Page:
Terence Crawford focused on winning, says he admires Porter’s ability to keep his head high even in defeat
Terence “Bud” Crawford has set his sights on defeating Shawn Porter on Saturday night. There’s no hate but mutual respect for their respective journeys.
Crawford is relaxed, speaking to BoxingInsider.com on Wednesday ahead of a final press conference with Porter and their respective teams. Instead of responding to the standard resume/camp-related questions, Crawford shares his insights on his team and how proud he is of them. Additionally, he says negotiations for Saturday night’s fight were “fairly easy” and how he respects Porter’s stacked resume.
BI: Something that I’ve always admired is the strong team surrounding you. What are you most proud of when you look at BoMac (trainer Brian Mcintyre), Red, and Esau?
TC: I’m just happy and proud that they can share this light here with me. It’s been a long, tough road to get to this point. And we all made it. And we all made huge sacrifices. And I’m just happy to be the one to bring them to this point.
BI: A lot of sacrifices, a lot of long nights go into coordinating fights negotiations? Was this an easy negotiation?
TC: Negotiations were fairly easy far as I can remember. As far as Top Rank and PBC, I don’t know. But as far as my side, it was nothing.
BI: The narrative of the fight has been Shawn smothering aggressive style versus Bud’s, pure technical ability boxing abilities. Those are the discussions that people are having. What do you think people observe about your boxing style are equally as strong as your technical ability?
TC: I think by now, and everybody knows that I’m strong, I can punch, I can box, I can bang, I can brawl. So, I think it’s out there now. And I think that’s something that a lot of people know now.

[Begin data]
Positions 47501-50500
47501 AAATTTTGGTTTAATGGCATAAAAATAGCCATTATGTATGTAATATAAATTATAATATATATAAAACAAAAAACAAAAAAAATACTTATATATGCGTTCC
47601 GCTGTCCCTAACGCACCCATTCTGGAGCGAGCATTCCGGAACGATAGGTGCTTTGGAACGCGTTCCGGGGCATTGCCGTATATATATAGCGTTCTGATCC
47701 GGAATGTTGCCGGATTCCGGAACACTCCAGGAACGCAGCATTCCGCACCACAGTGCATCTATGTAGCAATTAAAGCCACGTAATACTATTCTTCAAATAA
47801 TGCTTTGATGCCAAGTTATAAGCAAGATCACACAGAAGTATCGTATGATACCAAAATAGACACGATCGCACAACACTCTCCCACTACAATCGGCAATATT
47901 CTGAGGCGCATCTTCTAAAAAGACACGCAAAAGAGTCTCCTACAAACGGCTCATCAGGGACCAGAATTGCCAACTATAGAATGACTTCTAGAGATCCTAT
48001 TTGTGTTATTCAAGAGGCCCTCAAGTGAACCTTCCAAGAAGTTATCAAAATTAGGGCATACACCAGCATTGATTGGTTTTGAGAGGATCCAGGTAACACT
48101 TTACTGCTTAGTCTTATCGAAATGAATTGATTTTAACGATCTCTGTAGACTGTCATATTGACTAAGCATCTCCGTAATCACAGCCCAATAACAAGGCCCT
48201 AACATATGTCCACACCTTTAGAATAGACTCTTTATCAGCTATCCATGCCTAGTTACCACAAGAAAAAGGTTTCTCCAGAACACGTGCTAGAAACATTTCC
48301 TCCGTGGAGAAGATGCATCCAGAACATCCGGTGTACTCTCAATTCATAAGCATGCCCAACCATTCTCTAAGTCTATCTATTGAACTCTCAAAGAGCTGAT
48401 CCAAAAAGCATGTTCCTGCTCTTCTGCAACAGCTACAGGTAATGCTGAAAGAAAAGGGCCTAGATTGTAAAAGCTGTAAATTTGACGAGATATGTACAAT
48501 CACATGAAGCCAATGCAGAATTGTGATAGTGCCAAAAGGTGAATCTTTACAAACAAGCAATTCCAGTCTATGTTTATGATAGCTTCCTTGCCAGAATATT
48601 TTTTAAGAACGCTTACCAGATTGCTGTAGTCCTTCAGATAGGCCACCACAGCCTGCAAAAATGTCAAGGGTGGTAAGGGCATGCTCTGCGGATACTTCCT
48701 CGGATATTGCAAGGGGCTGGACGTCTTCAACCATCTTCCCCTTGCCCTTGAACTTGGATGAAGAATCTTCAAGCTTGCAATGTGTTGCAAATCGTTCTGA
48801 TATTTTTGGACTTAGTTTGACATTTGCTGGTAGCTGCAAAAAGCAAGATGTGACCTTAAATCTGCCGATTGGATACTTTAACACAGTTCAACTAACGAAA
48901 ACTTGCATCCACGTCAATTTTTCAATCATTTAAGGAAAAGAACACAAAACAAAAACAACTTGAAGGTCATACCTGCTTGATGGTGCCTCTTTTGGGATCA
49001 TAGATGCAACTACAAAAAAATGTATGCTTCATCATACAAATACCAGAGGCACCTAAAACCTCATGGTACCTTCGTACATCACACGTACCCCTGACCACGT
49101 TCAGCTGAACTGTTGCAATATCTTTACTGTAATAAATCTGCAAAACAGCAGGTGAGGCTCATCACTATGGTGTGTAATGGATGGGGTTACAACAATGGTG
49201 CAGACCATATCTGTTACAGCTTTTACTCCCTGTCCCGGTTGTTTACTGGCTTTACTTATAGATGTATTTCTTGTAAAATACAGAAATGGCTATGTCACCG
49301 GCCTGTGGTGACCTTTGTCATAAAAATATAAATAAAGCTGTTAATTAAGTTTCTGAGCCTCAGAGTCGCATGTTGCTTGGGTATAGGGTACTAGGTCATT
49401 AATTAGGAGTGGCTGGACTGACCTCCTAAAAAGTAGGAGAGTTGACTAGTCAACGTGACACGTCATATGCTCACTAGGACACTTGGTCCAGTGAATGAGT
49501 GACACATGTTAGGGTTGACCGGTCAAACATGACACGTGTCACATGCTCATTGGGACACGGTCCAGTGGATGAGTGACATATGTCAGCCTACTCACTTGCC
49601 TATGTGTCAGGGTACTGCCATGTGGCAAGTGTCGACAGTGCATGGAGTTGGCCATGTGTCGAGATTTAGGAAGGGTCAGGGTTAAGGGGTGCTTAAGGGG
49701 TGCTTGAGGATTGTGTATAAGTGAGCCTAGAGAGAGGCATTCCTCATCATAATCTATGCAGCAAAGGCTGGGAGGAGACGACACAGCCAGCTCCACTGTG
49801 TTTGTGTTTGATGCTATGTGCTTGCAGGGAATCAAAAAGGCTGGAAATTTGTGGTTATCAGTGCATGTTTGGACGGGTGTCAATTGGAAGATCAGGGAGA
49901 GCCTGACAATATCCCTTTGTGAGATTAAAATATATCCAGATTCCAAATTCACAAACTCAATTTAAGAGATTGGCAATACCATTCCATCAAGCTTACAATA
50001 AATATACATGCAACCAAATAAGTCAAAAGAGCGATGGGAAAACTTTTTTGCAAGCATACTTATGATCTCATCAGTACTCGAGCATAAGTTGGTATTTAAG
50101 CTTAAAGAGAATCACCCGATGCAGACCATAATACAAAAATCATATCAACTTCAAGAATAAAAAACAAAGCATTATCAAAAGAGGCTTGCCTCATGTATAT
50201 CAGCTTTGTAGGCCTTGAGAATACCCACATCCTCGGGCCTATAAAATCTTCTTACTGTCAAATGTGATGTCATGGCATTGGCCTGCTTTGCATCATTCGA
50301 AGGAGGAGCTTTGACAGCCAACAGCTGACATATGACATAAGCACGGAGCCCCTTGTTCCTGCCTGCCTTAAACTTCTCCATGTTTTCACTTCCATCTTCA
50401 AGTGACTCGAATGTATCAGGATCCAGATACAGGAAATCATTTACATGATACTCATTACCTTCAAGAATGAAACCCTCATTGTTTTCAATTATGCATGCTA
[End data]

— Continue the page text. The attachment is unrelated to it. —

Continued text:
BI: I’ve admired the mutual respect you both have for each other. When I talked to Shawn before, he admired how you completely dominated your opponents in previous fights. There’s never been a victory of yours where it was close. What is something about Sean’s victories that you’ve admired?
TC: Well, you know, me and Shawn are two guys that are students of the game. I admire the fights he has won, you know, in the fashion he has won in it. Being that he fought his fight. No, he got his opponents off their name, and he did what he had to do to rattle them and get in their head to force a clean-cut victory in most cases. For others, it was close.
Sometimes you get the nod, and sometimes you don’t. But, you know, those are the things that I admire from Shawn Porter because he always kept his head high. He never let that get to him or, you know, make him less of a fighter.
BI: What are some narratives that you hear that you wish would die about you, your career, or anything?
TC: You know me. I don’t care what type of narrative they say about me or how they view me. Because they gon keep talking about you regardless. So, it’s not my job to care or follow behind what the next person is saying about me.
BI: Lastly, I saw a video going around the internet from a party you had in Omaha. Everybody was dancing in the street, and you’re getting down. Does boxing make you a better dancer? Does dancing make you a better boxer?
TC: [laugh] I think both.
Errol Spence Jr. discusses best Pacquiao wins, living off the grid and why he doesn’t care for call outs.